THE QUARTERLY REPORT

One of these is the UNMOVIC inspectors’ 12th Quarterly Report to the Security Council, submitted on 28 February 2003. This report states, in relation to Iraqi cooperation that ‘UNMOVIC has reported that, in general, Iraq has been helpful on “process”, meaning, first of all, that Iraq has from the outset satisfied the demand for prompt access to any site, whether or not it had been previously declared or inspected.’

In relation to cooperation on matters of substance, UNMOVIC reported several instances of cooperation, then went on to say,

‘During the period of time covered by the present report, Iraq could have made greater efforts to find any remaining proscribed items or provide credible evidence showing the absence of such items. The results in terms of disarmament have been very limited so far.’

UNMOVIC pointed out that the destruction of proscribed missiles (‘an important operation’) had not yet begun and that Iraq could have made ‘full use’ of its weapons declaration of 7 December.

‘It is hard to understand why a number of the measures, which are now being taken, could not have been initiated earlier’, said the inspectors: ‘It is only by the middle of January and thereafter that Iraq has taken a number of steps, which have the potential of resulting either in the presentation for destruction of stocks or items that are proscribed or the presentation of relevant evidence solving long-standing unresolved disarmament issues.’

In other words, from the middle of January 2003, Iraq began taking ‘a number of steps’ which had the potential to produce WMD-related items for destruction or to clear up what happened to WMD-related items which Iraq had once possessed.

‘Hard evidence’ that Iraq had failed to comply with its obligations? No. This was ‘hard evidence’ that Iraq was finally beginning whole-hearted cooperation with inspectors on matters of substance as well as matters of procedure.

THE 7 MARCH EL BARADEI STATEMENT

The second report in the UN Documents paper was a 7 March address to the Security Council by the head of the International Atomic Energy Agency, charged with verifying Iraq’s nuclear disarmament.

Mohammed El-Baradei said that ‘important progress’ had been made in this mission. After dismissing various Western allegations (discarded after painstaking investigation by the IAEA), Dr El-Baradei said,

‘in the past three weeks, possibly as a result of ever-increasing pressure by the international community, Iraq has been forthcoming in its co-operation, particularly with regard to the conduct of private interviews and in making available evidence that could contribute to the resolution of matters of IAEA concern.’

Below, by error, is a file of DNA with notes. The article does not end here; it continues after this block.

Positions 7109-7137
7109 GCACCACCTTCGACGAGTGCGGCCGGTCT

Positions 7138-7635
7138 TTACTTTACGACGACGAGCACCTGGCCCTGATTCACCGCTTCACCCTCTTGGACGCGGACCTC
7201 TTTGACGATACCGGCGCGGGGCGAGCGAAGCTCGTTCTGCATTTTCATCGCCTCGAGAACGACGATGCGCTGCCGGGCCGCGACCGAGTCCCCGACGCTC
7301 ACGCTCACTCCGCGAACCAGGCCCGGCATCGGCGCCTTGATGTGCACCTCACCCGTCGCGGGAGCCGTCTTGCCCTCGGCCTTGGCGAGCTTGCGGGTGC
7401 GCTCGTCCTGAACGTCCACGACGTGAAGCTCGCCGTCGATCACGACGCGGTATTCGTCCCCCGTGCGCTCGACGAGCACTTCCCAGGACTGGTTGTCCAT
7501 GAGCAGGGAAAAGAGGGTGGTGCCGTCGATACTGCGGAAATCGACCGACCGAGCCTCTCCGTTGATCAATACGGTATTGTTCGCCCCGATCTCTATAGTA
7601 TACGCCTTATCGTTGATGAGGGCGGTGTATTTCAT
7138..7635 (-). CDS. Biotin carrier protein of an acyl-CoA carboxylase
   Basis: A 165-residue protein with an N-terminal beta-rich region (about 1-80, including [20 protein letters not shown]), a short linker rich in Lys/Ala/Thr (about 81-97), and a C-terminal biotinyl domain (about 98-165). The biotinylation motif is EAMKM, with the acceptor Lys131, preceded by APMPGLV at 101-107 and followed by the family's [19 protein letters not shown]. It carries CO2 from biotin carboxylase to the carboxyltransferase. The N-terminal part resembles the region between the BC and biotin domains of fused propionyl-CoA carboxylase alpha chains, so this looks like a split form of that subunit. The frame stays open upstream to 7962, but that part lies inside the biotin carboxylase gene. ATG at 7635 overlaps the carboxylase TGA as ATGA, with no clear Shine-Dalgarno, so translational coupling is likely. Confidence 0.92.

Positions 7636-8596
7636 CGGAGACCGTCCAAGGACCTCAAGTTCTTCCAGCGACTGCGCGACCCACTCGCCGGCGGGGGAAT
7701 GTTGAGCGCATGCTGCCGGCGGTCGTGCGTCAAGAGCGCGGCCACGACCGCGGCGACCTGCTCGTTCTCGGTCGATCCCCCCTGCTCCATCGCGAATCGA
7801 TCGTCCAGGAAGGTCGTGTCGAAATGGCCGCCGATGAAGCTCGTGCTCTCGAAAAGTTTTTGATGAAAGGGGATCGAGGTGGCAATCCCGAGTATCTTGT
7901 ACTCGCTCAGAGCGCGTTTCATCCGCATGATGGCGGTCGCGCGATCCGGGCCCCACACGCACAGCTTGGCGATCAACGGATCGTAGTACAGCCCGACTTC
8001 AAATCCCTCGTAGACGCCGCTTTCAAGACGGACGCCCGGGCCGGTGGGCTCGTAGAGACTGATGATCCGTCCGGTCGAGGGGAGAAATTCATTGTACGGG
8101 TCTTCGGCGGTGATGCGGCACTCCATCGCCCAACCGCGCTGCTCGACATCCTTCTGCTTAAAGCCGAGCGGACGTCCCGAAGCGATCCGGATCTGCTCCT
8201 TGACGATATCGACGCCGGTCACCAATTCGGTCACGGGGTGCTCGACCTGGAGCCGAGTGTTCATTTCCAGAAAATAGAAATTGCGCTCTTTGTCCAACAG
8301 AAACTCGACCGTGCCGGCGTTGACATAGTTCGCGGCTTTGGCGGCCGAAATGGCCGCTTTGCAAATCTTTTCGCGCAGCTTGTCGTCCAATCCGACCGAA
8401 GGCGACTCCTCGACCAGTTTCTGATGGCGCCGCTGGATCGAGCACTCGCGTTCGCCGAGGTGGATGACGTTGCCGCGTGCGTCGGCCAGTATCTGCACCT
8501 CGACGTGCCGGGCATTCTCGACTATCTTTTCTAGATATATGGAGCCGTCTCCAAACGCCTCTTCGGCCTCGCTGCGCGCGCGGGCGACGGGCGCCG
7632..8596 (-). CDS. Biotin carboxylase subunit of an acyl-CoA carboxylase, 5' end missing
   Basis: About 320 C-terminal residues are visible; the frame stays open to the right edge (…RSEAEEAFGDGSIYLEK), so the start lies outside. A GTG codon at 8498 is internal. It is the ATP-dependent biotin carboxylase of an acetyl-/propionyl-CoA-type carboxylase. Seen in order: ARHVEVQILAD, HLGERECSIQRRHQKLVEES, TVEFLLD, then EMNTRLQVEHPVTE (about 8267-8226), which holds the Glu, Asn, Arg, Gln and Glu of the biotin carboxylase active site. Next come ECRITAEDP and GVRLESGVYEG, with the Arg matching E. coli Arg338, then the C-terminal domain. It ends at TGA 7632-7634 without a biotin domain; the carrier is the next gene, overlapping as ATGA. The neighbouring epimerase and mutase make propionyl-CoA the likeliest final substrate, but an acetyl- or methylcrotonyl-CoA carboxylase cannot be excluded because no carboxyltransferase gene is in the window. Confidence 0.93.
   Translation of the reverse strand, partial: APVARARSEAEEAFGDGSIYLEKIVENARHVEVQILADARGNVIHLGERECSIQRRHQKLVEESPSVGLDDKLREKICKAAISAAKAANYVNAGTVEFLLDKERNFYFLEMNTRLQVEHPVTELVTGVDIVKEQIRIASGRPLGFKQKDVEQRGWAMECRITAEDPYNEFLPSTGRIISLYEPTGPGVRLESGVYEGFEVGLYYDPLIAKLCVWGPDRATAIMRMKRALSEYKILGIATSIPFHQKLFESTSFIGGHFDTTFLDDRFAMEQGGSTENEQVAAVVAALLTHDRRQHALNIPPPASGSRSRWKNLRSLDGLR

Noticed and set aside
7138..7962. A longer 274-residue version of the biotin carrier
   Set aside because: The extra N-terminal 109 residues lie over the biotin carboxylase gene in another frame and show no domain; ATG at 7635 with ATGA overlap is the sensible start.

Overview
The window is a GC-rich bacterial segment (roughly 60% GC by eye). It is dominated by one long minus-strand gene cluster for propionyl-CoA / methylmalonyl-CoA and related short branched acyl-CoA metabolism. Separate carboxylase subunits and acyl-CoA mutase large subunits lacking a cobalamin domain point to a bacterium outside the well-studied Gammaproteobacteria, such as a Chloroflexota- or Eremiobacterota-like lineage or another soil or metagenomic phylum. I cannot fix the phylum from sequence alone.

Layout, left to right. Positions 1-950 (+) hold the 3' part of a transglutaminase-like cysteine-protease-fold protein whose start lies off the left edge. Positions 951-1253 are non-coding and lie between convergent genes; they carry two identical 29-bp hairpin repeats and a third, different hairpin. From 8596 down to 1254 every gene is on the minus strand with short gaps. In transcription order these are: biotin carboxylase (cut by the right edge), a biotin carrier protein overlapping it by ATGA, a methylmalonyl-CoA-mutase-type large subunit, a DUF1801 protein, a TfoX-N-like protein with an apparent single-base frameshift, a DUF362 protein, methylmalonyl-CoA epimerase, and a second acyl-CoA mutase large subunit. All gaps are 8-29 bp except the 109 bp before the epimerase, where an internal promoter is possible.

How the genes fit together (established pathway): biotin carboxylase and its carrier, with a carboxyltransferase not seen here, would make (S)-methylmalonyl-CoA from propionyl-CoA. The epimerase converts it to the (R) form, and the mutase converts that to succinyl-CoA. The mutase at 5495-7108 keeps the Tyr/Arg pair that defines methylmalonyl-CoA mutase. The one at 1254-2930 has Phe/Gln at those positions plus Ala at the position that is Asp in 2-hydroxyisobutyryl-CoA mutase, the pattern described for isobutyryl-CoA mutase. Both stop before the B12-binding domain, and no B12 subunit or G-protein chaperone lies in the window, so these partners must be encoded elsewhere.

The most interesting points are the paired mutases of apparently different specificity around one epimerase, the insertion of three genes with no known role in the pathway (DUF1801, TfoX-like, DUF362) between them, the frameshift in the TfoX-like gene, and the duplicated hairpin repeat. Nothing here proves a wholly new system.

‘Hard evidence’ that Iraq had failed to comply with its obligations? Hardly.

THE 7 MARCH BLIX STATEMENT

Finally we turn to Dr Blix’s statement to the Security Council on 7 March 2003. Is there evidence here of Iraq’s failure to comply?

Referring to the voluntary destruction by Baghdad of al Samoud missiles (‘an important operation’, as the earlier report had stated), Dr Blix famously said: ‘The destruction undertaken constitutes a substantial measure of disarmament – indeed, the first since the middle of the 1990s. We are not watching the breaking of toothpicks. Lethal weapons are being destroyed.’

Referring to other forms of Iraqi cooperation, Dr Blix said, ‘What are we to make of these activities? One can hardly avoid the impression that, after a period of somewhat reluctant cooperation, there has been an acceleration of initiatives from the Iraqi side since the end of January.’

Dr Blix continued: ‘It is obvious that, while the numerous initiatives, which are now taken by the Iraqi side with a view to resolving some long-standing open disarmament issues, can be seen as *active*, or even *proactive*, these initiatives 3-4 months into the new resolution cannot be said to constitute *immediate* cooperation. Nor do they necessarily cover all areas of relevance. They are nevertheless welcome and UNMOVIC is responding to them in the hope of solving presently unresolved disarmament issues.’

In other words, far from ‘evidence of Iraq’s continuing further material breach, its failure to comply with its clear obligations’ ‘mounting’, as Jack Straw claims, the reverse was the case.

Iraq’s compliance with its obligations was increasing, not decreasing.

Iraq’s cooperation was increasing not decreasing.

KEY REMAINING DISARMAMENT TASKS

On the topic of Iraqi cooperation, Dr Blix made an important observation in his 7 March address:

‘While cooperation can and is to be immediate, disarmament and at any rate the verification of it cannot be instant. Even with a proactive Iraqi attitude, induced by continued outside pressure, it would still take some time to verify sites and items, analyse documents, interview relevant persons, and draw conclusions. It would not take years, nor weeks, but months.’

This was Dr Blix’s answer to his own question: ‘How much time would it take to resolve the key remaining disarmament tasks?’

What were these ‘key remaining disarmament tasks’? Dr Blix reminded the Security Council that his organisation UNMOVIC (the UN Monitoring, Verification and Inspection Commission) was set up by UN Security Council Resolution 1284 in December 1999.

He said: ‘Resolution 1284 (1999) instructs UNMOVIC to “address unresolved disarmament issues” and to identify “key remaining disarmament tasks” [in Iraq] and the latter are to be submitted for approval by the Council in the context of a work programme.’

The ‘key remaining disarmament tasks’ were those actions that Iraq would have to carry out (under UN supervision) in order to satisfy the outside world that Baghdad no longer possessed weapons of mass destruction. The ‘cluster document’ invoked by Jack Straw was actually drawn up in order to identify the priority areas which should go into the list of ‘key remaining disarmament tasks’ for Iraq.

Dr Blix told the Security Council that the list of tasks, and the inspectors’ work programme, would be finalized shortly and presented to the Security Council for approval. It was actually delivered on 17 March 2003, the day the inspectors were ordered out of Iraq by President Bush, and Dr Blix made an oral presentation regarding the key remaining disarmament tasks on 19 March, shortly before the bombs began to fall.

2c) THE SIX TESTS

Returning to Gordon Brown’s justification for the war, recall that the Chancellor referred to a final paper ‘that showed Iraq had failed six tests imposed by the UK to judge whether it was complying.’ This was one of the documents that Mr Brown said ‘established clearly that Iraq had failed to comply with demands.’